THE ME HALF OF THE EQUATION

When the Legends figures for Ragnarok were released, I wasn’t in the financial position to collect every Legends BaF as they hit, and Gladiator Hulk was one I ended up skipping.  Several months later, when I was looking to fill in some holes in my collection, this figure was released, and I felt like he was the much easier alternative to trying to find all those BaF pieces.  He’s probably the happiest I’ve been with a Select purchase, though I do have to admit he’s one of those figures I kept forgetting I had (which is why it took me over a year to finally get around to reviewing this freaking thing).  He integrates amazingly well with my Legends, and is just one of the better Hulk figures out there.

Advertisements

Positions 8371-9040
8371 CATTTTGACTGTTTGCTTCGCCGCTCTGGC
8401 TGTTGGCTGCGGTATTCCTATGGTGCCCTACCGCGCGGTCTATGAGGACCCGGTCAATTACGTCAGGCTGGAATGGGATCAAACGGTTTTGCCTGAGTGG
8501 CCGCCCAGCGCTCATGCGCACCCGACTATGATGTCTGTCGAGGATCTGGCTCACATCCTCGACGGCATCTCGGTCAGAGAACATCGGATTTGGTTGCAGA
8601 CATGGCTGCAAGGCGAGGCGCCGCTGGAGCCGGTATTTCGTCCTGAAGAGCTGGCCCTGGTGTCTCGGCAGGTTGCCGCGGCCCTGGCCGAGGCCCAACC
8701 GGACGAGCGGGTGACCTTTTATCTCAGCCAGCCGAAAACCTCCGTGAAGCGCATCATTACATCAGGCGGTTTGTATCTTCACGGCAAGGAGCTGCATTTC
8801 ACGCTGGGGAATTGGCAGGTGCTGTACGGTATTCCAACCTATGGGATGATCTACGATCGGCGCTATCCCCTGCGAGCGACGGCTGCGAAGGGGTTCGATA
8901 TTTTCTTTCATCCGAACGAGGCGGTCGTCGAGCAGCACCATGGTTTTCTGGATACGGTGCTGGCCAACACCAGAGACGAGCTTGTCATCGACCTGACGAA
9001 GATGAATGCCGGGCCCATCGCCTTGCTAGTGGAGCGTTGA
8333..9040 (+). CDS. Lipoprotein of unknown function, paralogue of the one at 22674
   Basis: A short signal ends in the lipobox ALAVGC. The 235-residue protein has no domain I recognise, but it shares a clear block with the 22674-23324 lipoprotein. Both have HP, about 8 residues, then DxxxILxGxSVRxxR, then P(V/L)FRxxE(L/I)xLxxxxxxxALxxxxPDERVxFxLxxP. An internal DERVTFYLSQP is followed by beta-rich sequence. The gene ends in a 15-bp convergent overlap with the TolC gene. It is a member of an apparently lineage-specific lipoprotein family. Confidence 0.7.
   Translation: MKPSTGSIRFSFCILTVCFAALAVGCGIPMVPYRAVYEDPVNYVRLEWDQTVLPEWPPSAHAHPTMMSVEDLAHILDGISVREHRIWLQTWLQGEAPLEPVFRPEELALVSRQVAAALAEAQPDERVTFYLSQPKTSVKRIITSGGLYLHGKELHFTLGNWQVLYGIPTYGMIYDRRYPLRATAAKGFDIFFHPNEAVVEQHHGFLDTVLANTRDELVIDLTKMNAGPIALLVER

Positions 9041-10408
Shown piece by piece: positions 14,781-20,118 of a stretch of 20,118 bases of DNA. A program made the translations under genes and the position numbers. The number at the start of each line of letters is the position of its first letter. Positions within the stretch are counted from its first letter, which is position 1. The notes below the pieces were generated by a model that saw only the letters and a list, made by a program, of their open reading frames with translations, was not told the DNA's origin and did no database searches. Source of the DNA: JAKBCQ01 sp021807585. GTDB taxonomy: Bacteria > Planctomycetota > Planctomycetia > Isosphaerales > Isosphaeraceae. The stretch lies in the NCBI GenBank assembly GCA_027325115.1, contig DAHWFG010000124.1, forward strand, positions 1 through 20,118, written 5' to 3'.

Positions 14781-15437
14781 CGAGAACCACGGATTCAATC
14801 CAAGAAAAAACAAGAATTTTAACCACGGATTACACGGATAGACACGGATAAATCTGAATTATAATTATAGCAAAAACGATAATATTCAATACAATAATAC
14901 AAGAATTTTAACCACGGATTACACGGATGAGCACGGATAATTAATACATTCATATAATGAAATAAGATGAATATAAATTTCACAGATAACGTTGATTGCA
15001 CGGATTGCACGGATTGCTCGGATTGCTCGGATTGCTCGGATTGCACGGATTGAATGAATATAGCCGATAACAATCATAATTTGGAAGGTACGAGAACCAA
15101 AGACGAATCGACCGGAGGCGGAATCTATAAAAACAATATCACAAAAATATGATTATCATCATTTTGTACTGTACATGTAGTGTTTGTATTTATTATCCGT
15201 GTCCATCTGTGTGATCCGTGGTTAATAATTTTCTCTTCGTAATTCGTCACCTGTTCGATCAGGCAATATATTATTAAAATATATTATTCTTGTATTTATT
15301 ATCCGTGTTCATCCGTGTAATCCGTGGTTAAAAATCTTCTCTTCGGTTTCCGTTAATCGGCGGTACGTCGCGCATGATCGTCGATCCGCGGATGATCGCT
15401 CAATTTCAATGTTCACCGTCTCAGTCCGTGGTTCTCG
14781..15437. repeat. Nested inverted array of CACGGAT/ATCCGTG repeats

#1994: Captain America

CAPTAIN AMERICA

MARVEL SELECT (DST)

The retail product for the fourth Avengers film, Avengers: Endgame has officially started hitting shelves in preparation for the film’s April 26th release date.  However, with Endgame coming out just one year after its predecessor Infinity War, there’s just a touch of overlap, as the last of the IW product is still making its way to shelves.  I’m doing my best to keep up with it all (I ended up having to do a lot of picking and choosing during the onslaught of IW stuff) and to that end, I’m looking at Diamond Select Toys’ take on Captain America’s Infinity War appearance.

THE FIGURE ITSELF